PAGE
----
The Neighborhood Development Center, which has been administering loans and offering other services to affected businesses, has worked with about 20 businesses on University Avenue that are remodeling, purchasing their buildings, or moving onto the avenue. Across the entire corridor, 65 businesses have closed, while 79 have opened since the bulk of heavy construction began in March 2011, according to the Met Council.
The NDC's Isabel Chanslor, who manages the U7 program helping Central Corridor businesses, said much of the energy is happening in the Frogtown neighborhood.
"They're seeing that the roads are looking really nice, and they're starting to look at their space and say, 'It's time for us to really make it look better, make it more inviting, to match what's happening on the outside," Chanslor said. "These are people who have been around for 20 to 30 years, and they see the opportunity."
For some business owners, the remodeling projects wouldn't be possible without government assistance or other forms of low-interest community loans. Take The Best Steak House. It's a cafeteria-style, family-owned diner — the kind where one brother pounds slabs of ribeye in the kitchen, while another brother greets customers at the door.
Last year, owner Mike Hatzistamoulos replaced this restaurant's windows and doors, paved his gravel parking lot, and put up a new store canopy. He explains that the timing of the construction and available incentive programs help make the upgrades possible.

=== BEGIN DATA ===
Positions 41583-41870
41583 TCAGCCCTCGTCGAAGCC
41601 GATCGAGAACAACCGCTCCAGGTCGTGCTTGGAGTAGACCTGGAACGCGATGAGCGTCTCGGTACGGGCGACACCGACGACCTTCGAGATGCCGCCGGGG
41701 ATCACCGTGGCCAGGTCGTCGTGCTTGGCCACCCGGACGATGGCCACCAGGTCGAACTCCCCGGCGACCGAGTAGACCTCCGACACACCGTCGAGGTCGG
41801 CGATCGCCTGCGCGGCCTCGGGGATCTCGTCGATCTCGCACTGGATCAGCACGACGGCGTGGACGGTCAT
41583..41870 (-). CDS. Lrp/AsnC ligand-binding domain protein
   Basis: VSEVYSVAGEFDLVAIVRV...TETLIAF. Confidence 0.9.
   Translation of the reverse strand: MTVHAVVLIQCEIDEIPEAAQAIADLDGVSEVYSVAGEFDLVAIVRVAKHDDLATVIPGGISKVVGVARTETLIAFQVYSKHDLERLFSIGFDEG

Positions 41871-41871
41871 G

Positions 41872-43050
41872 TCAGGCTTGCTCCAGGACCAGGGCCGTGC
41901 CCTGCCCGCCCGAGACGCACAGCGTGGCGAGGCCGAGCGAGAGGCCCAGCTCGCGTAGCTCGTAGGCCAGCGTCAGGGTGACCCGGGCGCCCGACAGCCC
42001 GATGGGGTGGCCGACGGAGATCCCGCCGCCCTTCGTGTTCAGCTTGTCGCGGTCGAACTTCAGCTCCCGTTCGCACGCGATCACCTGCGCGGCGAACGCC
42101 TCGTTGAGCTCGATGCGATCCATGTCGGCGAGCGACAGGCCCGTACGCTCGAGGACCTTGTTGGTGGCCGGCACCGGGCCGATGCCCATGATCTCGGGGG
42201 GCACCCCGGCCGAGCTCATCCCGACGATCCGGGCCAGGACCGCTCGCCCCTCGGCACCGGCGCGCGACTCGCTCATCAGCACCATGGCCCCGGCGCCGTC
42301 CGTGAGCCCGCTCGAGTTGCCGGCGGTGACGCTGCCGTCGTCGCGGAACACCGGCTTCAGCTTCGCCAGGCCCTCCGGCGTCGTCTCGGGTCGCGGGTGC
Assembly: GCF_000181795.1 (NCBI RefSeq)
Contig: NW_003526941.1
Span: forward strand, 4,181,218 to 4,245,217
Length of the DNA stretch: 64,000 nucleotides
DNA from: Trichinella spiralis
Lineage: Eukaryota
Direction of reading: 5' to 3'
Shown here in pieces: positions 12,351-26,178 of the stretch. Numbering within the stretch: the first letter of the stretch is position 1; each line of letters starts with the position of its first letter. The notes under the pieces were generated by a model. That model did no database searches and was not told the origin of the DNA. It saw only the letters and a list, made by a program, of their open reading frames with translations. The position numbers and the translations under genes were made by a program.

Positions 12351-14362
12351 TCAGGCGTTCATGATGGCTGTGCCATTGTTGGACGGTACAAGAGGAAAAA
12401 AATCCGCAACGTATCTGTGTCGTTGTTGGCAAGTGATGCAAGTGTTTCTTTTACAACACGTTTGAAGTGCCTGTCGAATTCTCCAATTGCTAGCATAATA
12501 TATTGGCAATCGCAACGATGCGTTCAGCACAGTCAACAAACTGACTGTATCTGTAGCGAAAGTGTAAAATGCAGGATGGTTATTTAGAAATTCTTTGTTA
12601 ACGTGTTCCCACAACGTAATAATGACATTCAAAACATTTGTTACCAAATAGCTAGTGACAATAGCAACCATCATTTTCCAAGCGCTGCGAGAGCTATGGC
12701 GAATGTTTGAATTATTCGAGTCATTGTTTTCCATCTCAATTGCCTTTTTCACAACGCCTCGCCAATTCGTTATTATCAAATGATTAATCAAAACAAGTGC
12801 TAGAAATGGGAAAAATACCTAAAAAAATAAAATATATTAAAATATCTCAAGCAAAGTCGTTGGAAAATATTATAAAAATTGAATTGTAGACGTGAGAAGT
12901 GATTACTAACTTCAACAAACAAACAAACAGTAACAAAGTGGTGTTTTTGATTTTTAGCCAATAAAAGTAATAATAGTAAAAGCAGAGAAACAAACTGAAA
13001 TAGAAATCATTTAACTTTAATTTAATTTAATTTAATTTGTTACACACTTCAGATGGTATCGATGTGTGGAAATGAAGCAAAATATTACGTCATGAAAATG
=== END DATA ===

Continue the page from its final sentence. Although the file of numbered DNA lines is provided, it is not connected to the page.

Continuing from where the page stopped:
The restaurant received $45,000 in grants from the city of St. Paul and other sources. Hatzistamoulos said with a little forethought and planning on his part, business has held steady throughout the construction season.
"Before construction started, I was prepared. My freezer was full of meat, all my bills were paid," Hatzistamoulos said." I just said, 'Just bring it.'"
Other businesses in the Central Corridor aren't faring as well. The largest Vietnamese restaurant on the avenue, Mai Village, is facing foreclosure next month. And a downtown grocery, Eisenberg's, is planning to close shop. Both blame construction for at least part of their financial demise.
A state legislative commission, chaired by Rep. Peggy Scott, R-Andover, monitoring the actions of the Metropolitan Council heard testimony this week from frustrated business owners.
Ryan Wilson, who owns a UPS store on University Avenue, said the Central Corridor project office has suffered from poor communication and failed to make good on its promises.
"For them to come in from 30,000 feet and say, 'This is how it is. Good luck, guys.' When I call them and say, 'You are killing me,' and they say, 'Maybe you should do better management, better business,'" Wilson said. "UPS made me a training center 10 years ago because I am good at what I do. I am an expert at what I do. I didn't forget how to do business in 2011."
Some community members are asking legislators to hold off on funding future light-rail projects until the Met Council can provide more compensation to businesses.
The Met Council stands by its efforts to involve the community and help languishing businesses. To date, 133 businesses have claimed forgivable loans of up to $20,000 each to help them get through construction. More than half of the $4 million fund has been disbursed.